castigantque moras, opere omnis semita feruet.


And just as when ants, mindful of winter, plunder
a huge pile of spelt, and they store it in their roofs,
the black battle-line goes through the fields and
they carry their spoils through the grasses in a narrow path;
part of them push the huge grain, leaning into it with their shoulders,
part urges on the battle-lines, and they punish delays, the whole path
seethes with work.

Quis tibi tum, Dido, cernenti talia sensus,
quosue dabas gemitus, cum litora fervere late
prospiceres arce ex summa, totumque videres 410
misceri ante oculos tantis clamoribus aequor!
Improbe Amor, quid non mortalia pectora cogis!


What was your sense then, Dido, discerning such things,
and what groans were you giving, while you were seeing,
from the high citadel, that the shore was seething widely (with Aeneas' men),
and when you were seeing that the whole sea was mixed up
before your very eyes with such an uproar!
Wicked Cupid/Love, what do you not compel mortal hearts [to do]!

Ire iterum in lacrimas, iterum temptare precando
cogitur et supplex animos summittere amori,
ne quid inexpertum frustra moritura relinquat. 415


She is compelled again to go into tears and begin to try
by means of prayer and, on her knees, to submit her spirits to love,
lest she, about to die, might leave anything untested in vain.

"Anna, vides toto properari litore circum:
undique convenere; vocat iam carbasus auras,
puppibus et laeti nautae imposuere coronas.
hunc ego si potui tantum sperare dolorem,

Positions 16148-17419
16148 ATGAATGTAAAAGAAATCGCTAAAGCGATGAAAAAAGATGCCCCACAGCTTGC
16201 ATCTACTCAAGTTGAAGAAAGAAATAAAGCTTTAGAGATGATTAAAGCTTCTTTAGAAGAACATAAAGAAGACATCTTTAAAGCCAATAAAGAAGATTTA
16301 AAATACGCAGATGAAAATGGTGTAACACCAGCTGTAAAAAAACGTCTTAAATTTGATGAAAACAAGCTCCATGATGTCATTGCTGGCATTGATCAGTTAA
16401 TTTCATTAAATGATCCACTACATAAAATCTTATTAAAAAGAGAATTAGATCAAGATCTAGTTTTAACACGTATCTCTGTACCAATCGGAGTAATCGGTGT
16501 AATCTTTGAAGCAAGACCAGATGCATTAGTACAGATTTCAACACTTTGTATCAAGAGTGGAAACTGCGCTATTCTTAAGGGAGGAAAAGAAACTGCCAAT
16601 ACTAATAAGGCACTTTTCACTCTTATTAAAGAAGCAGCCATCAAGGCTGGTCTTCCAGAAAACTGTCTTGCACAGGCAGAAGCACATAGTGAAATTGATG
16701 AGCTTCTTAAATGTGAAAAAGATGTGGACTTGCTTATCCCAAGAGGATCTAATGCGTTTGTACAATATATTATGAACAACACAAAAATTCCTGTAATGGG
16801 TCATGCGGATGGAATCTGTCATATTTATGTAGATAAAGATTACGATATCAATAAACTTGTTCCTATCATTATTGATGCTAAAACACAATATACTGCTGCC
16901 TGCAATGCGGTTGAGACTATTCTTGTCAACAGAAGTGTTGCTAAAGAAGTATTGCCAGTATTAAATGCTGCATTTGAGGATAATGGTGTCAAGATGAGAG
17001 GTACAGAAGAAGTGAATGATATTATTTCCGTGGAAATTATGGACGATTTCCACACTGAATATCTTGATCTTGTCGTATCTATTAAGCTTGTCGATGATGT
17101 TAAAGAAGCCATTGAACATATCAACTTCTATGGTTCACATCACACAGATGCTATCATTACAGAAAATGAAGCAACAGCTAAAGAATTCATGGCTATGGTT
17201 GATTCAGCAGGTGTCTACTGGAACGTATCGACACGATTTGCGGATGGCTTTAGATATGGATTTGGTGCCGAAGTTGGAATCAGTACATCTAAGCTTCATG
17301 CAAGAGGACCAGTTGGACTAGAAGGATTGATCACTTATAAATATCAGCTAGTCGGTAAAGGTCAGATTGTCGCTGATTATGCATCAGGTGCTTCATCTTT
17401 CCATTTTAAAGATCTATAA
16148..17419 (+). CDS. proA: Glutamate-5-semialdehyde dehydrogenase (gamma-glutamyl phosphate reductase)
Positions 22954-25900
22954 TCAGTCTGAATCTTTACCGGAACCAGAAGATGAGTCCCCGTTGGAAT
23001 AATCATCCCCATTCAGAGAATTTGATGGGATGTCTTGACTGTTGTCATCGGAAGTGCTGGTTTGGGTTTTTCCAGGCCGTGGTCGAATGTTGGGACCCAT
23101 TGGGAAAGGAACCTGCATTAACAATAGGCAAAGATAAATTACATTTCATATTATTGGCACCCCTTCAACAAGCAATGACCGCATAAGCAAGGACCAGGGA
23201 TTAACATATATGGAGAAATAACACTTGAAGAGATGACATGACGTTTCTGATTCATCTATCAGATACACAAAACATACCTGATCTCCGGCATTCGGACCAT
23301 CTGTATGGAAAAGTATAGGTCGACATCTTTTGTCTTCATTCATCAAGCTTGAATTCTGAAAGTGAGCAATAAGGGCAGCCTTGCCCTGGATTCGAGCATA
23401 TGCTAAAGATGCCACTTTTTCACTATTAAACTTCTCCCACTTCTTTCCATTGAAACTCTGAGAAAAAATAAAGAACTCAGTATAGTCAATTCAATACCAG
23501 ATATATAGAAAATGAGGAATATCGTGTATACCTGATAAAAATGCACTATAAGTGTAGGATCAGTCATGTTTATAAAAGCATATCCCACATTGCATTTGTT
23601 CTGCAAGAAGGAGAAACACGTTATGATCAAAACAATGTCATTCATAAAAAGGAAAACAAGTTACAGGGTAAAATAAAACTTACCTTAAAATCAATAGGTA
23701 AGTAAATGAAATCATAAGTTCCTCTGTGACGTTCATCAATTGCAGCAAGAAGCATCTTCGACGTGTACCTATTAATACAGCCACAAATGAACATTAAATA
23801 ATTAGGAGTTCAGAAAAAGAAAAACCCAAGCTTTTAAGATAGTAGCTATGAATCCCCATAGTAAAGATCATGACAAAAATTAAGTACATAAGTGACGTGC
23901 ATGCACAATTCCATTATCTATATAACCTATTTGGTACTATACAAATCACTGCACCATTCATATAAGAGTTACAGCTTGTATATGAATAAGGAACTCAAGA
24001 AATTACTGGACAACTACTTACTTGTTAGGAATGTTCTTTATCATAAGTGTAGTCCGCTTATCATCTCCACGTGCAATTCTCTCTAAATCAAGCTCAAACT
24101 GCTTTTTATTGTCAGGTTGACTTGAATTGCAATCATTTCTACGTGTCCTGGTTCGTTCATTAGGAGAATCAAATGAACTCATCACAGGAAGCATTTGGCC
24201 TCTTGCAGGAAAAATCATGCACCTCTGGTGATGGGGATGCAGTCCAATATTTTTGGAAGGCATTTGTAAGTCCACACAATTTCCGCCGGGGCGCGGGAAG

et perferre, soror, potero. Miserae hoc tamen unum 420
exsequere, Anna, mihi; solam nam perfidus ille
te colere, arcanos etiam tibi credere sensus;
sola viri mollis aditus et tempora noras.


"Anna, you see bustling all around the shore:
and they have come together from all sides; now the sail calls out to the winds,
and the happy sailors have placed crowns/garlands on the sterns.
If I were able to anticipate that this would be such a great pain, then I would
even be able to endure it, sister. Nevertheless, Anna, complete this one thing
for wretched me; for that traitorous man was accustomed to cultivate you,
and even to entrust to you hidden feelings;
You alone knew the soft approaches and the times of the man.

I, soror, atque hostem supplex adfare superbum:
non ego cum Danais Troianam exscindere gentem 425
Aulide iuravi classemue ad Pergama misi,
nec patris Anchisae cinerem manisue revelli:
cur mea dicta negat duras demittere in auris?


Go, sister, and, on your knees, address the proud enemy.